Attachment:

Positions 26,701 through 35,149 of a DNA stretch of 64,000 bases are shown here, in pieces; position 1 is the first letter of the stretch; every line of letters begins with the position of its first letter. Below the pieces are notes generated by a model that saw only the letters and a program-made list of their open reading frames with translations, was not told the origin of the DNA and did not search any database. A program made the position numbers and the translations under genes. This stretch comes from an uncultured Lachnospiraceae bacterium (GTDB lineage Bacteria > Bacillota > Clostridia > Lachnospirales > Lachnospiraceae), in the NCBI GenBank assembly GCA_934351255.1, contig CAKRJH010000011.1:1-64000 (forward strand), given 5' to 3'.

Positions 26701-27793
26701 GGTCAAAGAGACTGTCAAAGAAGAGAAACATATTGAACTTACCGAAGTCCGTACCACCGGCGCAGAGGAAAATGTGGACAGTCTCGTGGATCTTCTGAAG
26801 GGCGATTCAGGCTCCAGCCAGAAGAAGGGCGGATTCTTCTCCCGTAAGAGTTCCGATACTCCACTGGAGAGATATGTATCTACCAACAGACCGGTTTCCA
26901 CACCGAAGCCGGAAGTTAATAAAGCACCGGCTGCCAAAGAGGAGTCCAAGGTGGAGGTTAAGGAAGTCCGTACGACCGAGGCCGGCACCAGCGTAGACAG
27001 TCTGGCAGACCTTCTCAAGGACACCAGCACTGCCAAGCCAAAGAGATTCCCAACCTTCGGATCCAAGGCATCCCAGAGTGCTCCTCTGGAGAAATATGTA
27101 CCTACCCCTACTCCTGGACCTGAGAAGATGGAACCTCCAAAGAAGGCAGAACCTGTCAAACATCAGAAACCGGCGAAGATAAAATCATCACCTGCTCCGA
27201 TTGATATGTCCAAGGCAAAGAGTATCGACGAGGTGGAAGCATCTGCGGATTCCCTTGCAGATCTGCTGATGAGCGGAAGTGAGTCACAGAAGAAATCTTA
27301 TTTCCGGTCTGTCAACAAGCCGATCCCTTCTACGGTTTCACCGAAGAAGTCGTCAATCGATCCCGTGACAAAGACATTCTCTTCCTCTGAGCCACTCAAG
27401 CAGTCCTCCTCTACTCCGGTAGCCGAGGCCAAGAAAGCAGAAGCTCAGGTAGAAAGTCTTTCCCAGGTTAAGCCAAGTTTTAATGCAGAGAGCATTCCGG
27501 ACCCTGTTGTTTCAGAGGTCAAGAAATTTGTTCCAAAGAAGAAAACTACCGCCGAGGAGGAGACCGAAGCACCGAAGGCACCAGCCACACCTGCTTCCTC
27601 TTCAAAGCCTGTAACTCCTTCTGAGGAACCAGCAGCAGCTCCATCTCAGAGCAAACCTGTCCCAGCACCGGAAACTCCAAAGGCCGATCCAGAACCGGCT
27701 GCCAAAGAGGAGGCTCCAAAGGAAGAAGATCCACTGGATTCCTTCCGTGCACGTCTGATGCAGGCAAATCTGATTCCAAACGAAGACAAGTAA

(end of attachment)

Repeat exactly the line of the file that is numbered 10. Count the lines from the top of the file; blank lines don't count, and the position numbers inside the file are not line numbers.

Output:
27401 CAGTCCTCCTCTACTCCGGTAGCCGAGGCCAAGAAAGCAGAAGCTCAGGTAGAAAGTCTTTCCCAGGTTAAGCCAAGTTTTAATGCAGAGAGCATTCCGG